Yeah, yeah, we get it—you came for the eclipse... but it doesn't hurt that Oregon happens to have great beer and legal weed, too. While the cannabis community will be happy to indoctrinate you and make you an evangelist for their special brand of flower/extract/dabs/etc., check this guide first, to help you learn a little about how it's done around here.
THE BASICS: You're allowed to have up to an ounce of cannabis when in public and 8 ounces at home. Live at least 1,000 feet from a school and you can grow up to four plants, so long as they are out of public view. You can also have a pound of edibles (like pot cookies), 72 ounces of marijuana in liquid form (which is the equivalent of a 6 pack), and 1 ounce of cannabis extracts, aka concentrates, (shatter, wax, etc.). Edible marijuana products are available at stores licensed by the Oregon Liquor Control Commission.
STONED/HIGH - I'm simplifying this to the horror of far better canna-minds such as Jeremy Plumb and Mowgli Holmes, but to get stoned (help with sleep issues, pain management, relaxation) go with an indica dominant strain. To get high (organize your sock drawer, giggle, tap into your creativity) use a sativa dominant strain. Research strains with apps/sites like Weedmaps and Leafly. You can learn about the strains available near you, and how others found them to work for particular conditions and intentions.
DISPENSARIES: OLCC-licensed locations, where you'll find flowers, edibles and extracts for your cannabis-consuming pleasure. You will be purchasing lab-tested products, labeled with THC/CBD content.
BUDTENDER BUMMER: Don't be the person who makes the budtender at the dispensary hate you. That's easily achieved by not being a dick (i.e. "My brother grows stuff that smells better than this garbage schwag.") or asking them to weigh out seven individual 1-gram strains. You tip your bartender, right? TIP THEM.
DON'T SMOKE 'EM IF YOU GOT 'EM: You have your weed! But where will you use it? The short answer is "not in public." That means not on sidewalks, parking lots, parks, beaches, buses, alleyways or anyplace outside the home. This includes your light saber-sized vape pen. "But it's not smoke, it's vapor," you say in that smug tone that makes me want to slap you. That doesn't matter, Obi Wan Kestoney, you are still ingesting a cannabis product in a public place. You can smoke it your home, which you don't have to go to, but you can't...smoke...here.
BEER AND BUDS: You can't smoke anywhere with a liquor license. That puts the owner of that establishment at risk of losing their license. Those aren't cheap. Be cool.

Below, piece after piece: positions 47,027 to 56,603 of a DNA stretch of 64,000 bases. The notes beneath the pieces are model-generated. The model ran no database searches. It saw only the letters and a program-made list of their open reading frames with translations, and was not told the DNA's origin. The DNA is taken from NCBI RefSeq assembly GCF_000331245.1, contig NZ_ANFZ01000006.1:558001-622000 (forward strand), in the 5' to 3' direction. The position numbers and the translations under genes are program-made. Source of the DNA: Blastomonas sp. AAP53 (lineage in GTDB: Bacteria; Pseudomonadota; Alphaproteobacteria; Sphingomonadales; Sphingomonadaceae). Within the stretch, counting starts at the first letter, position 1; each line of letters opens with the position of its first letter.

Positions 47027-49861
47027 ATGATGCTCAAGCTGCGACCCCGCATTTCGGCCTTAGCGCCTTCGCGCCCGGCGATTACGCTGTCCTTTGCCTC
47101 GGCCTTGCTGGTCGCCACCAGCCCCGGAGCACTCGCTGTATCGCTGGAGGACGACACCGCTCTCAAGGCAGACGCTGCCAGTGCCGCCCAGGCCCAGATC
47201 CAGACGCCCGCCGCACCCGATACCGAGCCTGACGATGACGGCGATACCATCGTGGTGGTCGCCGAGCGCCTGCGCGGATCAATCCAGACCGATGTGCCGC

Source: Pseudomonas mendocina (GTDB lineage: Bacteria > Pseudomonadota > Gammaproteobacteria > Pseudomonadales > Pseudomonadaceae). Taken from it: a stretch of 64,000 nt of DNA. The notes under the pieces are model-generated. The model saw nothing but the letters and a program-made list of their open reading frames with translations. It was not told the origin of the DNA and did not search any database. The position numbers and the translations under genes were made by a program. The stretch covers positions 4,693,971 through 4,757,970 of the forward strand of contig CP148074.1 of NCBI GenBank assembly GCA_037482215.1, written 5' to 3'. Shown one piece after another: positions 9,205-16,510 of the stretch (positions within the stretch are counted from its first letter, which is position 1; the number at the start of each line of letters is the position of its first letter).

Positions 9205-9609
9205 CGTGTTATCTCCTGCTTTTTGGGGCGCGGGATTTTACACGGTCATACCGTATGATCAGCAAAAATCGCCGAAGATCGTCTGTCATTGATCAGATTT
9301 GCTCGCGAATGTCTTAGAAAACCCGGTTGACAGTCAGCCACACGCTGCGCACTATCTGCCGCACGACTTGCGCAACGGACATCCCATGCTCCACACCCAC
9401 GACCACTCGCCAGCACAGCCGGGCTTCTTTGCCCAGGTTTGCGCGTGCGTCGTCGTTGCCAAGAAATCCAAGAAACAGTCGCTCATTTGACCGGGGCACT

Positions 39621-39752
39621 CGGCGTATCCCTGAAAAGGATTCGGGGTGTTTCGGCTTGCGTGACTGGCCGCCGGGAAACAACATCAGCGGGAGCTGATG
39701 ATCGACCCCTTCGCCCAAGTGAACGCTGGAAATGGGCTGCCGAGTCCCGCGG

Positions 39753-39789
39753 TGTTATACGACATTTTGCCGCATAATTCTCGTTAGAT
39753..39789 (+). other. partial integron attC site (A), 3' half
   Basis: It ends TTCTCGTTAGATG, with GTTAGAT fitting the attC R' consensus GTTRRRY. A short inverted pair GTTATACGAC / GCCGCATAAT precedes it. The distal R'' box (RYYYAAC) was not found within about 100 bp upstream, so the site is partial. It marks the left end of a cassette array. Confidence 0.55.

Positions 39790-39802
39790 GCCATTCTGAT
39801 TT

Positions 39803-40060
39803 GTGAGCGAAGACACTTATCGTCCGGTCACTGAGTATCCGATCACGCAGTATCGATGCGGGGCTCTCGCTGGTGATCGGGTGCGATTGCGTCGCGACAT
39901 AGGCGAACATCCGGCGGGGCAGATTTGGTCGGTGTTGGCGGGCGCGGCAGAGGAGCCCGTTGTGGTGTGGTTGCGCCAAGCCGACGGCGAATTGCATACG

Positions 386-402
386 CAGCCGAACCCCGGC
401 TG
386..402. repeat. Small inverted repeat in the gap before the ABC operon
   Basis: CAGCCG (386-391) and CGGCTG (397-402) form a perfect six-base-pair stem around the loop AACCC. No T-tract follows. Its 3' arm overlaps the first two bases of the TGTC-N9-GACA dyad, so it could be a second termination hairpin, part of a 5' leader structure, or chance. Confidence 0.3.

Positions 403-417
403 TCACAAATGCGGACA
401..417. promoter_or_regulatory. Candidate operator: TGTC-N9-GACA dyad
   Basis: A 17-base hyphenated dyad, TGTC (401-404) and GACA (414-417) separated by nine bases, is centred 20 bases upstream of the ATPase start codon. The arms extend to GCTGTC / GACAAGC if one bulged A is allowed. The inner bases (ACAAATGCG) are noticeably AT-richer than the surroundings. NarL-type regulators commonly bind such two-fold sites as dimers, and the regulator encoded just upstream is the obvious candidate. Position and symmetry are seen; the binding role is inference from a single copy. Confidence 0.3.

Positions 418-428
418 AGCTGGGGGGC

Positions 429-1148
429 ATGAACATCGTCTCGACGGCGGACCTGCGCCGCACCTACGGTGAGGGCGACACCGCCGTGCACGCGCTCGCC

GIFTING: A grower can give you up to one ounce of cannabis at no charge, as long as you are 21 and over. Same with edibles.
SEEN, NOT STONED- The Director of the Oregon Health Authority has said his biggest concern is children gaining access to cannabis via recreational use. (He corrected himself to the term "Adult Use." Let's use that term!) Store your cannabis in a safe place, and that goes double for edibles. Have dog(s)? That goes for you as well. Dogs do OK on CBD products that are designed for them, not so well on your THC brownies.
Those are the basics you need to know in Oregon. But since the rules often change, get the very most up- to-date information at whatslegaloregon.com.
(reprinted from the Source's cannabis guide, The Leaflet)
Tips on Visiting Central Oregon
From local Central Oregonian, R.E. Isaac
Hitting a Trail?
Check for closures this week—many trails that are normally open in the Deschutes National Forest and beyond are closed or have more limited routes for eclipse week. Research the agency in charge of the land and check its website for details on trail closures.
Floating the Deschutes?
Wear strap-on shoes and don't bring anything you don't want wet, brah. And take your trash with you! Get more info at the Bend Park and Recreation site.
Trying to drive around town?
Signal out of those roundabouts in Bend and the rest of Central Oregon.
My kids live here!
Stop for those pedestrians, in a crosswalk or out of one! It's the law in Oregon.
(If you're crossing and someone stops for you, flash 'em a smile. Or a peace sign. I like the peace sign.)
It's hot here, baby!
If you stop somewhere along the side of the road to watch the eclipse, don't stop in the underbrush! It's fire season, and fires have been started from car exhaust on dry desert materials.